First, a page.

Unpacking the design process, the intricate coral beadwork native to the designer’s Bini heritage laid the foundation for Zusi’s creation. Building on that foundation, the coral color palette from the beads, as well as the diverse coral textures found in nature informed the patterns of the print. The designer asked herself multiple questions about the significance of coral in itself: “How is coral represented in nature?” as well as “What are the other aspects of coral typically unnoticed?” Following this deep dive, the final print pattern pays homage to the intricate formations and the complex structures of coral reefs, while the beading mimics the clustered style, organic shapes, and arrangements that make up the aquatic floor’s ecosystem. The resulting effect is a shimmering celebratory number not far off from the colorful glow seen when sunlight reaches the reefs.
Onalaja points out how the placement of the stunning clustered beadwork does not follow a particular pattern, making each dress purchased a unique one-off for consumers. Opting for a slow luxury fashion approach, the production process is a masterclass in ethical manufacturing, eliminating textile waste through organic beading as well as a strictly pre-order operations process. “For me, the goal was to incorporate abstract shapes, factual patterns and just evoke a sense of wonder and depth within each piece. No two Zusi dresses are the same.”
Relaunching the Zusi
In naming the dress, the designer waded through various African names and was instantly drawn to Zusi. Unbeknownst to her until the relaunch, the name Zusi was actually an abbreviation of a Bini name, Omozusi, which translates to a child who brings honour and fame to the family. Another product of the piece’s divine timing, the name ties into the symbolism of the coral beads while representing the global acclaim the dress has received in the years since.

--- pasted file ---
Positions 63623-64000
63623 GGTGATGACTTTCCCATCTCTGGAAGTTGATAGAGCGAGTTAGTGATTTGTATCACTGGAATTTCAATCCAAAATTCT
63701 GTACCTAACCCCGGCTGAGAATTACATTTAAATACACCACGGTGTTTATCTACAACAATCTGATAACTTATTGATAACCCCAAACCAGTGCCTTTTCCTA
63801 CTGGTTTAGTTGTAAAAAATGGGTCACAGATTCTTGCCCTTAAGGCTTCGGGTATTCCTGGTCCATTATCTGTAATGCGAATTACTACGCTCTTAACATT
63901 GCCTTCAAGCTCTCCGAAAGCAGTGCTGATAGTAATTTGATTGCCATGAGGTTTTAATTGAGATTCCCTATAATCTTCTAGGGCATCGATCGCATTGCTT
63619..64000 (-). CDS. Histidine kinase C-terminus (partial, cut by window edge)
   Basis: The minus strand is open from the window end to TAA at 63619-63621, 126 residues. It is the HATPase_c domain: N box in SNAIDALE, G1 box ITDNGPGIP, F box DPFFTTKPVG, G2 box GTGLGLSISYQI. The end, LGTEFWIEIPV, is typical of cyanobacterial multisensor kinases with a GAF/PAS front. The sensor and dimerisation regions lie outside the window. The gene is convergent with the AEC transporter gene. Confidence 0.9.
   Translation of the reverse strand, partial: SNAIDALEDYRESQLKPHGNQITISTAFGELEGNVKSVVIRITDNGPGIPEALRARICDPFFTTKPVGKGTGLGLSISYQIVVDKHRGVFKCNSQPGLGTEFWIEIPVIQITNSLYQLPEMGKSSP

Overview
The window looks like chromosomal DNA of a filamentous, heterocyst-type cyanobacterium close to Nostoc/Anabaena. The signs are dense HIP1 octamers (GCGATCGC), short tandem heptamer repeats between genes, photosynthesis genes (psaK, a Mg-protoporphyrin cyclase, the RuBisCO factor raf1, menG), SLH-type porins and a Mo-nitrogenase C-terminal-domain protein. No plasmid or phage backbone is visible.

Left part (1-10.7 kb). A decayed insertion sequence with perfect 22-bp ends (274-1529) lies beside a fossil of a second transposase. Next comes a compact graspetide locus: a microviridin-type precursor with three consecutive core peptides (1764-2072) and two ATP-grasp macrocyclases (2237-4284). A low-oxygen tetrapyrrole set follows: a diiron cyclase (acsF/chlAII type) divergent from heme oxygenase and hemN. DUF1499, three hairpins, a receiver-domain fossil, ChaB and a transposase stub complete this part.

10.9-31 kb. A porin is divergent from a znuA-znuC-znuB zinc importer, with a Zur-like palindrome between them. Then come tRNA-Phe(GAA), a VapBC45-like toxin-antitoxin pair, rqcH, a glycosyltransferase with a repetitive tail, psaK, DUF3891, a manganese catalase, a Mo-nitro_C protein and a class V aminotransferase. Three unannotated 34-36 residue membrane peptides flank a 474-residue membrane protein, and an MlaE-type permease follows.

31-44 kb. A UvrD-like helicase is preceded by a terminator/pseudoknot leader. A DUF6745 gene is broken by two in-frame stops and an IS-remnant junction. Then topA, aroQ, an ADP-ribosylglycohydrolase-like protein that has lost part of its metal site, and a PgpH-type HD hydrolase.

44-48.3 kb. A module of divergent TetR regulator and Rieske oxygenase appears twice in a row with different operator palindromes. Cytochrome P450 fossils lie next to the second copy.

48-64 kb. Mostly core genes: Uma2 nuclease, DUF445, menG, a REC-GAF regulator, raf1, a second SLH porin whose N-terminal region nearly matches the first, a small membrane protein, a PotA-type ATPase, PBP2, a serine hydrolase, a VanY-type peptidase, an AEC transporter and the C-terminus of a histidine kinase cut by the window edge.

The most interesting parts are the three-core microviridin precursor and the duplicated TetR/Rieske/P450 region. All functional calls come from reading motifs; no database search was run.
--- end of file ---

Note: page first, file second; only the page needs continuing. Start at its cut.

Despite the wins, there were a few challenges during the conception of the Zusi dress. Dealing with supply chains and local artisans in the middle of COVID were two significant concerns. “We were able to persevere and really adapt to the circumstances by leveraging technology, engaging in virtual collaborations with artisans as well as utilizing other digital resources to finish production”, she remarks.“That’s why I will always say, the Zusi, just for me, really was a symbol of resilience and beauty.”
The relaunch was a massive success, thanks in part to the ‘piece de resistance’ nature of the design as well as the power of building and nurturing her online community of consumers. “I think as our community continues to expand and the dress evolves in design, it kind of allows the customer to play a customization role in the design process.” This continuous process of customer feedback has resulted in a collaborative approach between Onalaja and the wearer, to take the design several notches further. The power of word-of-mouth referral from a highly satisfied community has been a key part of the marketing success of the Zusi dress thus far, championing the dress as a must-have for every woman’s special day.
“It’s a dress for everyone, and getting to see different women wear it with such pride and confidence means we’ve achieved the original intention of the piece”.
David Ebube Nwachukwu is a writer, strategic communications professional, and social innovator passionate about the development of West Africa’s fashion economy and policies for ethical garment ecosystems. He is also the Vice Curator of the Abuja Global Shapers Community, an initiative of the World Economic Forum.